Make no mistake: playing in the marching band is not for those with faint hearts and easily tired feet. Band members return to the university every August a week before classes begin and practice for hours each day under the hot summer sun. Once the marching season is in full swing, the band rehearses three times a week, and when Saturday rolls around, the band begins preparing for that afternoon’s football game at 8 a.m.
And then there’s the weather. For every picturesque autumn afternoon, there are just as many days when the band marches through driving snow, biting cold and blinding rain. Kristina Looney ’11 remembers traveling to Salem, N.H., for a band showcase during her freshman year. In the middle of the show, a hard, driving rain began and lightning flashed across the sky. The show ended abruptly, just as the Wildcat Marching Band was set to perform.
“We had already warmed up, and as everybody was running to the buses, the trumpet section started to play,” she recalls. “Everyone joined in and we did an impromptu show in the driveway. As the buses were pulling away, kids were leaning out of the windows and cheering and the busses were honking.”
Tina Erickson ’84 remembers marching in snow so thick that the yard lines on the field disappeared. “We would try to make the forms anyway,” she says. “There was one game where it was so muddy that one of the guys in my squad marched right out of his shoes and kept going.”
Many band members go on to become music educators and direct their own bands, and others continue playing music in their own bands. Band alumni have also racked up a roster of impressive achievements: Jared Cassedy ’04 is a quarter-finalist for the 2014 music educator Grammy award, and Col. Larry H. Lang, who directed the band from 1980 to 1982, is now the commander and conductor of the U.S. Air Force Band. Marc Kerouac ’69 had a 30-year career as a music educator and band director in Massachusetts and he still plays regular gigs with The Spectras, the band he helped form during his years at UNH. “Here I am, 43 years later, still playing with a lot of the same guys,” he says. “It never stops.”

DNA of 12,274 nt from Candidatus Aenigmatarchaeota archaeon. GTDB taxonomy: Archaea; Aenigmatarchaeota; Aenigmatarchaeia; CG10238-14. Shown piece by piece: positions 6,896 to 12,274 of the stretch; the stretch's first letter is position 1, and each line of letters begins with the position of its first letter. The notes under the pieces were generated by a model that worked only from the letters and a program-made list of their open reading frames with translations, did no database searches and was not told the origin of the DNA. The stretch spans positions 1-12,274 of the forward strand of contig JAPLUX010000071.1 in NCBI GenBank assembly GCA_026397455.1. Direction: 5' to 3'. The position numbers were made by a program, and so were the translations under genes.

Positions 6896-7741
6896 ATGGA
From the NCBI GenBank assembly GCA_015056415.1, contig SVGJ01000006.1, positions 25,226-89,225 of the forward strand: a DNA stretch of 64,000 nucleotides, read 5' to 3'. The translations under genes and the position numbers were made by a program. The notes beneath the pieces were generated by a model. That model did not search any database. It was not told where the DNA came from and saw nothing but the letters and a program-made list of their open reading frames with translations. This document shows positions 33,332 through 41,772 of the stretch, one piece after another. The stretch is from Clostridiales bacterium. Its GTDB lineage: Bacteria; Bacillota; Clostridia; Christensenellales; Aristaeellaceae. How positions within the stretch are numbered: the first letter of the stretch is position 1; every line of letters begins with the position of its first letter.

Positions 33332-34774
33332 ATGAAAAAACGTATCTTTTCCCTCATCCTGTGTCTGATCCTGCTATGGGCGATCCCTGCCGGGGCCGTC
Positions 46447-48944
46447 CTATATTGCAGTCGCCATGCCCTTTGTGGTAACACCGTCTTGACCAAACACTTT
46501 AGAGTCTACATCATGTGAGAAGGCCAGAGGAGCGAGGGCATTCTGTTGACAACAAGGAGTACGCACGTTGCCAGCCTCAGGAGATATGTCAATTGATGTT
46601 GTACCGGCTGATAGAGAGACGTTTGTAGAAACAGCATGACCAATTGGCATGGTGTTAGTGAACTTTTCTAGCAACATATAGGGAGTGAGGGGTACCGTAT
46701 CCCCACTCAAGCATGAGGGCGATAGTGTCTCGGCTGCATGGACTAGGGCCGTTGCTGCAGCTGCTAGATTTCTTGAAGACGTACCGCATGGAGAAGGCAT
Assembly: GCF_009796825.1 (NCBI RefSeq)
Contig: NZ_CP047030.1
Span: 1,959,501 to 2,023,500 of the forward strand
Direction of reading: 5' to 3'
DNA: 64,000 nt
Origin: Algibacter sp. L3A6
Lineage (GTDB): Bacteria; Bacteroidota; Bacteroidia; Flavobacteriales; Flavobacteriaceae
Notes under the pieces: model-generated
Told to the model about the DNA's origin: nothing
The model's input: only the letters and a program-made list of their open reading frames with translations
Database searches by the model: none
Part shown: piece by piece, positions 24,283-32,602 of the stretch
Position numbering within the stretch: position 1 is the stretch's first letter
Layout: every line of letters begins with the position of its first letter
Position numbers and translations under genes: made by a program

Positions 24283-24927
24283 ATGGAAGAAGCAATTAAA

Along the way, each generation of band members has established its own traditions and carried on others. Boulanger points to the band’s unofficial “zim zam” cheer of the 1970s (it begins “Zim zam, goddamn, who the hell are we? Wildcats once, Wildcats twice!”), while Emily Grondin ’11 recalls Wednesday evenings spent holed up in a dorm room with a few dozen other band members working on the band newspaper, “Savage Beast.” Grondin’s grandfather, Rod Grondin ’62, used to gather with fellow band members on the Thompson Hall lawn on Friday nights, psyching up for the Saturday football game. “They’d build a bonfire,” he says, “and we would just play our hearts out.”
Like any close-knit group, Wildcat Marching Band members think of themselves as a family—and some of them have gone so far as to make it official. No one has kept track of how many marriages have come out of the Wildcat Marching Band, but Goodwin approximates the number at “lots,” and she’s one of the many alums who found her future spouse there. So did Kristina Looney. She and her fiancée, Chloe Garrage ’13, met there, and the couple expects a strong showing of band members at their summer 2015 wedding, where they’ll carry on another unofficial band tradition: a choreographed dance to Meat Loaf’s “Paradise by the Dashboard Light.”
“That’s been going on for generations,” Looney says. And, if the last 95 years are any indication, it—or something like it—will be going on for many more. ~
Originally published by:
UNH Magazine, Fall 2014 Issue
Photos by Rod Grondin '62 and Lisa Nugent